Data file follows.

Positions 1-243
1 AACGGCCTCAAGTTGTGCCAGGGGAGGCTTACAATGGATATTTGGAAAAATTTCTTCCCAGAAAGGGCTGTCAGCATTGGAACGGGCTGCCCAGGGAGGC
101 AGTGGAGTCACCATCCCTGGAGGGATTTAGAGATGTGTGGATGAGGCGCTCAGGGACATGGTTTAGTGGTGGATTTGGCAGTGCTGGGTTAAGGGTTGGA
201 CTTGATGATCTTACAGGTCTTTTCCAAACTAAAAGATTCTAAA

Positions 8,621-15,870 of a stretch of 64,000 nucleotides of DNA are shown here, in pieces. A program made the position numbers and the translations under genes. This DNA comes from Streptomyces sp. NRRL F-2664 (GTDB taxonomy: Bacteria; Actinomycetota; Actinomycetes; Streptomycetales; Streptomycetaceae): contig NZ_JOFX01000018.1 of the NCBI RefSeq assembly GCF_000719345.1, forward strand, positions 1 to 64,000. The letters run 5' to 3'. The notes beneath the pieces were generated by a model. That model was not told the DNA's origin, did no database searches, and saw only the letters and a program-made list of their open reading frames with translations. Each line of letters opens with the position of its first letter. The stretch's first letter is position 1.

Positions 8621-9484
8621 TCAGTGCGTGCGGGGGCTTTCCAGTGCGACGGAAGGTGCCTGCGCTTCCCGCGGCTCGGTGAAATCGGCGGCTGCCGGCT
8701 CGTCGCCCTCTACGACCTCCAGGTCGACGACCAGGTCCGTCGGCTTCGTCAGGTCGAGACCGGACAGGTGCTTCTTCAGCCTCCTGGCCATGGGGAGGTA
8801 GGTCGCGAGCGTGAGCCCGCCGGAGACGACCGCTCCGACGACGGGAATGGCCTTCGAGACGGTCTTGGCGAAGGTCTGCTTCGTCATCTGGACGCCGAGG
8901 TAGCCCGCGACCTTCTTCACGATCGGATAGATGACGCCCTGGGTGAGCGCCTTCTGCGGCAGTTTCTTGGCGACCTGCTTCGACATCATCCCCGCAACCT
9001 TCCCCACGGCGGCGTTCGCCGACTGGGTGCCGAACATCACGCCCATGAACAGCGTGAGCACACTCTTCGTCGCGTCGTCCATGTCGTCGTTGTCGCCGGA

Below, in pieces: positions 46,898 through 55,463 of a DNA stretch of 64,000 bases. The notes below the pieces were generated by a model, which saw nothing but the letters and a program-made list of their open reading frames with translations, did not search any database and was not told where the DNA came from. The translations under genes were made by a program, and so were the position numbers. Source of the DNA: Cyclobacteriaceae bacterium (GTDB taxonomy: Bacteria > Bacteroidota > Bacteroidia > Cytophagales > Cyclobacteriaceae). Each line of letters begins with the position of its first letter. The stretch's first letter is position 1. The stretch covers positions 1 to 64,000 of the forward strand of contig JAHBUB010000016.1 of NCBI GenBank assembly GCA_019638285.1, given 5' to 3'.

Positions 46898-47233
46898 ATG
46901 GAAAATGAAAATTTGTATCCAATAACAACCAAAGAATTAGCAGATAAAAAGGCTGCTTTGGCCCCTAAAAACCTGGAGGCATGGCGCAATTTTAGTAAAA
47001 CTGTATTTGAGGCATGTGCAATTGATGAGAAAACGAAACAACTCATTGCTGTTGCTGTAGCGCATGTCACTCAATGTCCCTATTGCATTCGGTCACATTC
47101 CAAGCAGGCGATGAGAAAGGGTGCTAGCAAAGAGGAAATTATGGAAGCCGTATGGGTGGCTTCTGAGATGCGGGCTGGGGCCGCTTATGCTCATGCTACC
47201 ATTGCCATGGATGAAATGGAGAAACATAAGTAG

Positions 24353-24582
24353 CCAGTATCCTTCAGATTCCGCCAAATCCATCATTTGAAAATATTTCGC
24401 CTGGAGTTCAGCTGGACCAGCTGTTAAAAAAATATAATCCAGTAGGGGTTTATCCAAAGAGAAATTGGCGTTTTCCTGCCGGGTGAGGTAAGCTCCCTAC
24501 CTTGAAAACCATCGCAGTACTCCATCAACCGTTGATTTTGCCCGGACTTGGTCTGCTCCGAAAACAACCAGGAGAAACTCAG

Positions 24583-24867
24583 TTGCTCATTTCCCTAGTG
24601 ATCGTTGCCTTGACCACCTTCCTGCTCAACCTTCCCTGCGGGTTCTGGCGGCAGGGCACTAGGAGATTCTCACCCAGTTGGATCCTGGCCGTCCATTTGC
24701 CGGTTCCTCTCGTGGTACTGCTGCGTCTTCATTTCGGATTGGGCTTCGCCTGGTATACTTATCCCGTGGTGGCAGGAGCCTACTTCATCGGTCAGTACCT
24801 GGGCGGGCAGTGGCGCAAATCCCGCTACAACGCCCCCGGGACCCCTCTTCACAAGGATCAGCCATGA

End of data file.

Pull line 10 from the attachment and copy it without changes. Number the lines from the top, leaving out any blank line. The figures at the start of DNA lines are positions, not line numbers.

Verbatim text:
8901 TAGCCCGCGACCTTCTTCACGATCGGATAGATGACGCCCTGGGTGAGCGCCTTCTGCGGCAGTTTCTTGGCGACCTGCTTCGACATCATCCCCGCAACCT